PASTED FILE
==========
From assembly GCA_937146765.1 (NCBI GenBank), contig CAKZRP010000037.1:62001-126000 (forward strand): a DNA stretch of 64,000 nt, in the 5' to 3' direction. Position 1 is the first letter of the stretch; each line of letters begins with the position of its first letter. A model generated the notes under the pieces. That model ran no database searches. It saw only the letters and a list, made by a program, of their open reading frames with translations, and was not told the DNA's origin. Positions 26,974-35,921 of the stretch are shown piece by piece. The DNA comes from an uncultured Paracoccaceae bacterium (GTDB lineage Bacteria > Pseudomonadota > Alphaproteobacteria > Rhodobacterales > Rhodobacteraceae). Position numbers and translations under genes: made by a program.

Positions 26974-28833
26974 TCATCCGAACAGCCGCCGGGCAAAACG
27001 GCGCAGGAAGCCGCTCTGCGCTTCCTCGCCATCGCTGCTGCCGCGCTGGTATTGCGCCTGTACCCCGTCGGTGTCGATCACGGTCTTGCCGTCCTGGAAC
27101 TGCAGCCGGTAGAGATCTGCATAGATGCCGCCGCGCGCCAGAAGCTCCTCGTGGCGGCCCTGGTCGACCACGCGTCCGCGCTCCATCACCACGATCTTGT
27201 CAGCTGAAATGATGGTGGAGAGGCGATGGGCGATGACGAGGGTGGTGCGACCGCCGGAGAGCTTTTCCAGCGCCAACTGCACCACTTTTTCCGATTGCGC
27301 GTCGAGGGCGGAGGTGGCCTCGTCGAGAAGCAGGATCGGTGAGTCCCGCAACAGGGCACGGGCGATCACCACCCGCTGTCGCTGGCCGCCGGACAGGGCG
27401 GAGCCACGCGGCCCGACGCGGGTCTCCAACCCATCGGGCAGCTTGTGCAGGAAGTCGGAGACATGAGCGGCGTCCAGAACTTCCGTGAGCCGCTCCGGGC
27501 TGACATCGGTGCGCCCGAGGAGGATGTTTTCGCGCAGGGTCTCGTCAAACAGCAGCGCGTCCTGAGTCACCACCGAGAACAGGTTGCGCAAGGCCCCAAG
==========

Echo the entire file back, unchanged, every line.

From assembly GCA_937146765.1 (NCBI GenBank), contig CAKZRP010000037.1:62001-126000 (forward strand): a DNA stretch of 64,000 nt, in the 5' to 3' direction. Position 1 is the first letter of the stretch; each line of letters begins with the position of its first letter. A model generated the notes under the pieces. That model ran no database searches. It saw only the letters and a list, made by a program, of their open reading frames with translations, and was not told the DNA's origin. Positions 26,974-35,921 of the stretch are shown piece by piece. The DNA comes from an uncultured Paracoccaceae bacterium (GTDB lineage Bacteria > Pseudomonadota > Alphaproteobacteria > Rhodobacterales > Rhodobacteraceae). Position numbers and translations under genes: made by a program.

Positions 26974-28833
26974 TCATCCGAACAGCCGCCGGGCAAAACG
27001 GCGCAGGAAGCCGCTCTGCGCTTCCTCGCCATCGCTGCTGCCGCGCTGGTATTGCGCCTGTACCCCGTCGGTGTCGATCACGGTCTTGCCGTCCTGGAAC
27101 TGCAGCCGGTAGAGATCTGCATAGATGCCGCCGCGCGCCAGAAGCTCCTCGTGGCGGCCCTGGTCGACCACGCGTCCGCGCTCCATCACCACGATCTTGT
27201 CAGCTGAAATGATGGTGGAGAGGCGATGGGCGATGACGAGGGTGGTGCGACCGCCGGAGAGCTTTTCCAGCGCCAACTGCACCACTTTTTCCGATTGCGC
27301 GTCGAGGGCGGAGGTGGCCTCGTCGAGAAGCAGGATCGGTGAGTCCCGCAACAGGGCACGGGCGATCACCACCCGCTGTCGCTGGCCGCCGGACAGGGCG
27401 GAGCCACGCGGCCCGACGCGGGTCTCCAACCCATCGGGCAGCTTGTGCAGGAAGTCGGAGACATGAGCGGCGTCCAGAACTTCCGTGAGCCGCTCCGGGC
27501 TGACATCGGTGCGCCCGAGGAGGATGTTTTCGCGCAGGGTCTCGTCAAACAGCAGCGCGTCCTGAGTCACCACCGAGAACAGGTTGCGCAAGGCCCCAAG